Alchemist: Mixing Dangerous Chemicals

By Bear Frazer  |  01/07/2008

The Alchemist has finally gone mad. In 2007, the producer spent most of the year promoting Return of the Mac, the collaborative effort from both him and Prodigy of Mobb Deep. But while he was hitting the streets with the volatile collection, the mad scientist locked himself in his New York studio to work on his second full-length album, Chemical Warfare, to be released in February courtesy of Koch Records.

Though his sophomore set is musically darker, he recruited heavyweights like Snoop Dogg, Twista and Kool G Rap to add a stronger twang to his already rich devil's food cake. Also, Alchemist dusts off his mic skills and gets loose on a few tracks.

With the street date drawing near, Alchemist stops by to reflect on his earlier days in the Los Angeles hip-hop scene, explains how he is a great fit as Eminem's resident DJ, talks about the business side of producing and drops a few bombshells about Chemical Warfare. So what was it like living the posh neighborhood of Beverly Hills?

Alchemist: It was awesome, man. It was great. A lot of rich kids, Evian in the sinks. Oh, that's wonderful ... and quite fresh. So I heard you hooked up with artists like Shifty Shellshock and Evidence when you first started out in west L.A.

Alchemist: Yeah. The west part of L.A. had a lot of people end up doing a lot of things. Mickey Avalon, Shifty Shellshock, Scatt Caan doing the acting thing, my man Ethan Browne, you know, Jackson Browne's sign, my homeboy Bernard passed away recently, rest in peace. A lot of people came up from that circle. We were growing up together on the west side of L.A. doing different things. It's funny when you think back, "Aw sh**, how the f*** did these guys branch off?" DJ AM is another one. I could probably bust out pictures with all of us together. The sh** was f***ing hilarious when you think about it now. When people grow up, they carve their own paths and there were definitely opportunities available. The ones who took it, you could tell. There were other homies in our crew who didn't make it. A lot of people got f***ed up in drugs and a lot of dumb sh**. They couldn't find the focus. But the ones who did followed their dreams and did well. And we're all still family. I don't get to see all of them much. But it was cool. How was the scene back then?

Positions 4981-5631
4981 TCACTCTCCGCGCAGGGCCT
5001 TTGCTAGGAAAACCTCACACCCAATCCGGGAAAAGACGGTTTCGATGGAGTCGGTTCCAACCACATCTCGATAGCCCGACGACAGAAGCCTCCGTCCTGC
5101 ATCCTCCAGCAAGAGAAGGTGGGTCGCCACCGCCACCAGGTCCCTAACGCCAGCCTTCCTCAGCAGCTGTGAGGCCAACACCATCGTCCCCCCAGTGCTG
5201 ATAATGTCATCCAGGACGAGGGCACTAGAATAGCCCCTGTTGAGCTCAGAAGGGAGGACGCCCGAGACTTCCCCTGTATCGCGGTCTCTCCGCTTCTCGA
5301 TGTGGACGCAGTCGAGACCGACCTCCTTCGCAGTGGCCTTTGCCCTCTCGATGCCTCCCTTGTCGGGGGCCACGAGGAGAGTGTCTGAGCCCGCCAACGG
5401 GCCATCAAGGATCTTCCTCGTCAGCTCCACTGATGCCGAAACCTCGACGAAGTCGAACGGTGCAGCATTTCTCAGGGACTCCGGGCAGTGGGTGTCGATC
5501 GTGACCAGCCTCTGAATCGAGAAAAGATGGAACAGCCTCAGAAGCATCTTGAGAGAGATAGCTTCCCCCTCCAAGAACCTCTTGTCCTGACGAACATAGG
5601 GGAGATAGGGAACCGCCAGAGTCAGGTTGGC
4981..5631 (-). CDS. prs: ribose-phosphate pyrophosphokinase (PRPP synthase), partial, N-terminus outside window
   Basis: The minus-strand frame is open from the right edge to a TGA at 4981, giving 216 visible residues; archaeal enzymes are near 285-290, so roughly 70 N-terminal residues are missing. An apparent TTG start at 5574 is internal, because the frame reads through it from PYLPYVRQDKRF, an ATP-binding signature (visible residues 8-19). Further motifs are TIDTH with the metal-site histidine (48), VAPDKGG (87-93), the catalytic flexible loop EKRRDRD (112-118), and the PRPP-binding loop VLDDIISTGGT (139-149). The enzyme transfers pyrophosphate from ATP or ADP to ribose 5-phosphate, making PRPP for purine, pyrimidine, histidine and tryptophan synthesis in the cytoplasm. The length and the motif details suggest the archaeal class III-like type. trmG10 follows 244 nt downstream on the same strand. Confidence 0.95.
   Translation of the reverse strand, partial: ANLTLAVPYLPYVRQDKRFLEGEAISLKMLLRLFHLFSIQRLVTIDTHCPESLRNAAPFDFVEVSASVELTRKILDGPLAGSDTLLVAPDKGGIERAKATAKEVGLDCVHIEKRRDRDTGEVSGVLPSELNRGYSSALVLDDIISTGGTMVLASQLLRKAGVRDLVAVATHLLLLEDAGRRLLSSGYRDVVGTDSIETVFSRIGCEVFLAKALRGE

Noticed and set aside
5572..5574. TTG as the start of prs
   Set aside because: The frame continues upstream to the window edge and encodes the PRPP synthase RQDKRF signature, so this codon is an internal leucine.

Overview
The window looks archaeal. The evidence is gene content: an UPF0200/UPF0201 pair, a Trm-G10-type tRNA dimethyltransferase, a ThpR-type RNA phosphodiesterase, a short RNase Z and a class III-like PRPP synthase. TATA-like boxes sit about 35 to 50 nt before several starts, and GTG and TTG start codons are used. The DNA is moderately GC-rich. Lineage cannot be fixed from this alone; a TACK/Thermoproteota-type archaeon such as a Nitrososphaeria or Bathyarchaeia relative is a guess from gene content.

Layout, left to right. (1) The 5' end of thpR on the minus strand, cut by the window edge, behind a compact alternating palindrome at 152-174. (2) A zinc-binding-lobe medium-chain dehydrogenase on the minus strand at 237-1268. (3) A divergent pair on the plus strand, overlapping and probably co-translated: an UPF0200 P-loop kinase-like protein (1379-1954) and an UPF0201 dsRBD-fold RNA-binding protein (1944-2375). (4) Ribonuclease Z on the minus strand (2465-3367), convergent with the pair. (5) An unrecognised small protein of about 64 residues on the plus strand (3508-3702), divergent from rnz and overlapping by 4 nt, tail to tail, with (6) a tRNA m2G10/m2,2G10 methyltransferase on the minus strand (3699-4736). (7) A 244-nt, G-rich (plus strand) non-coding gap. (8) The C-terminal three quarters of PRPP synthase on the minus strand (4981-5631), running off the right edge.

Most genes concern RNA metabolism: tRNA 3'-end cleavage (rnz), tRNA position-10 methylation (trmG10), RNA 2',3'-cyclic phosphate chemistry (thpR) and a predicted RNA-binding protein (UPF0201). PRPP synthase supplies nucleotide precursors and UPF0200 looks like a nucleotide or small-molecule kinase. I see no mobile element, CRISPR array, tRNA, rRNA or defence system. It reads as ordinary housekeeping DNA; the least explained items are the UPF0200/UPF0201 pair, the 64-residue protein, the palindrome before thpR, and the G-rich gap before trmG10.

Alchemist: It was the sh**. Hip-hop was everywhere in L.A. and there wasn't no categories and there was no lines. We skateboarded, we rhymed, we made beats, we went to the parties where they were dancers. I don't know if you know Will from Black Eyed Peas was ... he was down with our crew too. If you lived in the west side and were creative ... like every Thursday there was a party at one of the clubs on Sunset. Everybody would go there and have freestyle battles. Will won like three years in a f***ing row. He was always an incredible dude back then, but he was also a great dancer and great rapper. If he wasn't going to blow up, nobody would have. A lot of people don't know that because they see the Black Eyed Peas. Will was the best rapper out of all of us, and then, he started making the beats. He was sick with the beats before all of us. Nice. How did you hook up with DJ Muggs?